Employers are realizing they need to be more flexible to win what experts call the “war for talent,” as job seekers maintain the upper hand in Canada’s tight labour market heading into the third year of the COVID-19 pandemic.
The latest jobs numbers from Statistics Canada released Friday show a frenzy of activity in Canada’s labour market. The country added 337,000 jobs in February, dropping the unemployment rate to 5.5 per cent — the first time that number returned to pre-pandemic levels.
StatCan figures show the labour market is increasingly tight. Low unemployment and a high number of vacancies are giving job hunters more choice in where they settle. That’s also ramping up competition between prospective employers.
FoodShare Toronto is among those going the extra step to show candidates they mean business.
At the start of the month, the company began paying applicants a flat fee of $75 if they reached the interview stage — regardless of whether the company ended up hiring them — plus an hourly rate if that application involved any assignment or other form of labour.
While FoodShare’s executive director Paul Taylor tells Global News that the company usually has no shortage of applicants for its open positions, it started offering the stipend to recognize that looking for a job often becomes a job in and of itself.
“Employers, to be quite frank, have been getting off scot-free for a long time,” he says. “There is so much labour that goes into preparing for an interview. There’s the research, there’s practising, there’s the commute, there’s finding childcare.”
Since the company announced it would adopt its new hiring model, Taylor says he’s gotten messages from human resources representatives across the country asking about the FoodShare practice.
Power in candidates' hands
Recruitment and HR experts say innovation in the hiring process is becoming critical to landing candidates in a transformative time for the job market.
Travis O’Rourke, president of recruiting firm Hays Canada, says the country is in the midst of a “war for talent” as competition heats up in the labour shortage. Hays Canada is hiring for roughly 1,000 open positions on behalf of its clients at any given time, he says.
Whereas the traditional hiring process saw job seekers working hard to convince employers they’re a good fit for the company, the conversation has flipped now to where companies are trying to convince prospects that their workplace fits the candidate in terms of values, compensation and other perks.
“Companies almost had a position that, ‘You should be lucky to work here,’” O’Rourke says of the pre-pandemic hiring norms.
“The candidate attraction process has changed greatly. And right now, the employees or the candidates are certainly the ones with the power.”
That power shift is also rapidly streamlining hiring decisions, O’Rourke says. Whereas before an interview process might have involved a handful of decision-makers and stretched over a month, the highly competitive job market has compressed the timeline.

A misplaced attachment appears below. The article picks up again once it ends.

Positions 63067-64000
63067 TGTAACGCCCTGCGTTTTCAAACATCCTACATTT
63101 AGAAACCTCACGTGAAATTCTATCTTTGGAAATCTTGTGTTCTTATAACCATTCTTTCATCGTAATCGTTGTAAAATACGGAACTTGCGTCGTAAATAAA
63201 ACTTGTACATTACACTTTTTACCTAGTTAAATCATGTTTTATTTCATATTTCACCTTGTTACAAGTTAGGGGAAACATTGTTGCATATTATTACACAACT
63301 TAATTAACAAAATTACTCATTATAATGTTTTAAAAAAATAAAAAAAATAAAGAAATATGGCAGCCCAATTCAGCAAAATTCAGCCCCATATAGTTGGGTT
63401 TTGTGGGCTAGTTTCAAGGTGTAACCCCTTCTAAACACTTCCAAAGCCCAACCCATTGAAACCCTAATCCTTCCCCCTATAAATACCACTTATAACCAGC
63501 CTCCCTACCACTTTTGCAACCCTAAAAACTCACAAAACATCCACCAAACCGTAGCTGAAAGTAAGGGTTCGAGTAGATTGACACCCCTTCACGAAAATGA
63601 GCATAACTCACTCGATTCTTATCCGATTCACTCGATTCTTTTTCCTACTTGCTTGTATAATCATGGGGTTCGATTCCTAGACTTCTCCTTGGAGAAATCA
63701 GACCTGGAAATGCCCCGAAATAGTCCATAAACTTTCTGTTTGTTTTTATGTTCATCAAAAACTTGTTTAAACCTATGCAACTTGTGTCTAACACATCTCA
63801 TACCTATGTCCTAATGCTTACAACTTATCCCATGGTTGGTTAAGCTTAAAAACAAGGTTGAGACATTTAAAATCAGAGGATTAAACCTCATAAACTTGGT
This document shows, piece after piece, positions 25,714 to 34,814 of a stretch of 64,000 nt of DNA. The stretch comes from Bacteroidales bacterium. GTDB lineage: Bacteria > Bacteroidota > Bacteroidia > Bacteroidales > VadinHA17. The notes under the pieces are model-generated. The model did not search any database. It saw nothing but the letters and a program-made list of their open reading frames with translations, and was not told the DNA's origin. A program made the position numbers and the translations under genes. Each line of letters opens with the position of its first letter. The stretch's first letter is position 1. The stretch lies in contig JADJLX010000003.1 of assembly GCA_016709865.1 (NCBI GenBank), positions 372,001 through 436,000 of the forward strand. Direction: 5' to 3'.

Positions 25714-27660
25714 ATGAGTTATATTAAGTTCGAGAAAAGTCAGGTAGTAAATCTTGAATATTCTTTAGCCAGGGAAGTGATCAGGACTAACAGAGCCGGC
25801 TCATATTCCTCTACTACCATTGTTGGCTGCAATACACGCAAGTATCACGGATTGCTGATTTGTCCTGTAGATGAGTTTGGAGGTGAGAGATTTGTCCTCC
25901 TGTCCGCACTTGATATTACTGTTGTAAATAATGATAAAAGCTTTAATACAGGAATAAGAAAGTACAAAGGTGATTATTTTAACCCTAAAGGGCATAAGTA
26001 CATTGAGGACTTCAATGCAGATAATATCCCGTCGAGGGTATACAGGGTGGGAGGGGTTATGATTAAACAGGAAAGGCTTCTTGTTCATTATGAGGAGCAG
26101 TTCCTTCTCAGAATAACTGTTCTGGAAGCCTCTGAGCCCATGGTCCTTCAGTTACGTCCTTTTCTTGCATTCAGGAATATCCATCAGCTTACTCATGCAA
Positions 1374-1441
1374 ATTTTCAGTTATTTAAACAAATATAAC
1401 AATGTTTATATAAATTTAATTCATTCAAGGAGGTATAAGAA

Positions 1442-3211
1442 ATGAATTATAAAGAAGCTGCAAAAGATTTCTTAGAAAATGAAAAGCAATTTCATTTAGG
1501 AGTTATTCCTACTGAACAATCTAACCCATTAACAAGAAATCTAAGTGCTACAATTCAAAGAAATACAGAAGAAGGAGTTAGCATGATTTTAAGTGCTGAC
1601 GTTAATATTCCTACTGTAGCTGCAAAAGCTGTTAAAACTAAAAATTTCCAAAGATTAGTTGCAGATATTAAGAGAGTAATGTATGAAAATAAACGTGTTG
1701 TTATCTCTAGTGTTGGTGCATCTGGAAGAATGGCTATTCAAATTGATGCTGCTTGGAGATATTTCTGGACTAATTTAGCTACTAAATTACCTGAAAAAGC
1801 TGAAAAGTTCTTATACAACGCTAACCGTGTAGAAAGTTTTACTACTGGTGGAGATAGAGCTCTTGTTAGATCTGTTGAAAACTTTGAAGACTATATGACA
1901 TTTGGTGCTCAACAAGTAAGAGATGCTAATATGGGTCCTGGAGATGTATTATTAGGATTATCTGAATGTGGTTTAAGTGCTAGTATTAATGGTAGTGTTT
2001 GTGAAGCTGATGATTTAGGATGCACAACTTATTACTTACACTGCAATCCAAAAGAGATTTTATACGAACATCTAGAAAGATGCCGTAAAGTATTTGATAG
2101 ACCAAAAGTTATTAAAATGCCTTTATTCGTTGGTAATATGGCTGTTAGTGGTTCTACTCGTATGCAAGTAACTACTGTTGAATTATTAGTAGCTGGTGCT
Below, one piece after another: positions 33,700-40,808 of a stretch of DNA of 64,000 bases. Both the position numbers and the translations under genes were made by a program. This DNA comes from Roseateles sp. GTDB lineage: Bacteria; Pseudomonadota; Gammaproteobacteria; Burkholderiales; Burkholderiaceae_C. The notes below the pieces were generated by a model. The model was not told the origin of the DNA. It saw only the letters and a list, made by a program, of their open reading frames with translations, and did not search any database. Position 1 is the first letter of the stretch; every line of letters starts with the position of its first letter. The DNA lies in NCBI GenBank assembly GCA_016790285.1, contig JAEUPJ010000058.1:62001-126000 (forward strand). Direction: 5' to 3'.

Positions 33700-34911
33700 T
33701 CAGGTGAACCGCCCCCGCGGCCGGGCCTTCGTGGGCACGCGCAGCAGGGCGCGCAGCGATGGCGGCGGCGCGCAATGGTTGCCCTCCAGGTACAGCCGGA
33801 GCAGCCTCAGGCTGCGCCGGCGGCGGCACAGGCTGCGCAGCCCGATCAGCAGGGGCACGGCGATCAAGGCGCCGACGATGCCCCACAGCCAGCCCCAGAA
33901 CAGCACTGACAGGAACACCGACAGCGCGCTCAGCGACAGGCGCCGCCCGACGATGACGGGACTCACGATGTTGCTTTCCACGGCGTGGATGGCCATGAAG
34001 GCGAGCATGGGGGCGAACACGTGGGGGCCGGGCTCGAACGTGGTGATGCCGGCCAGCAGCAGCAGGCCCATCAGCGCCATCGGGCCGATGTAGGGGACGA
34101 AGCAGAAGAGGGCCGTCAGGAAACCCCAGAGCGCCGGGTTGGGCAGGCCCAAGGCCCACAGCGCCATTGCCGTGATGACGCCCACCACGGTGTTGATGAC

“The best are getting it done in a week,” he says. “I certainly wouldn’t advise any organization to go beyond two weeks.”
Hybrid work tops candidates' wishlists
One of the biggest shifts candidates are looking for from their prospective employers is an embrace of specifically hybrid work cultures, says Julie Labrie, president of BlueSky Personnel Solutions.
Showing that an employer has the flexibility to offer work-from-home and on-site work options tops the list of many job seekers working with BlueSky, she says.
When applicants posed these questions pre-pandemic, they were much more likely to get stonewalled by employers who mandated being in the office five days a week. Today, that’s shifted, Labrie says, and hiring managers are a lot more open to requests for flexible working arrangements.
“Now the shift has changed, and we’re seeing a lot more clients saying, ‘Yes, you can.’”
Even as public health measures like masking and vaccine mandates are dropping in parts of the country, experts say allowing remote work is a trend employers will have to remain attuned to in the months ahead as the cost of the commute rises.
Prices at the pump and Canada’s annual rate of inflation have continued to soar in recent months, putting fresh pressure on wages to keep pace, O’Rourke says.
“Inflation is hitting us at the grocery store, it’s certainly hitting us at the gas tank and employees are looking for more money in order to compensate for that,” he says.
Failing to adequately accommodate and compensate for employees in the new pandemic reality could see them jump ship as they look to take advantage of the hot labour market, O’Rourke warns.
“Those that don’t have flexible work policies that match with someone’s personal life, they might face some unwanted attrition over the coming months.”
Taylor says the dynamic shift in the market is forcing employers to realize the care that has to go into hiring. While previously employers could get away with the bare minimum attention, fresh demands from a market that heavily favours the applicants is forcing many to “walk the walk” when it comes to corporate culture, he says.
“Maybe it’s the pandemic. Maybe it’s other shifting times. But I think people are really waking up to some of those inequities that have been allowed to fester for far too long and are pushing back.”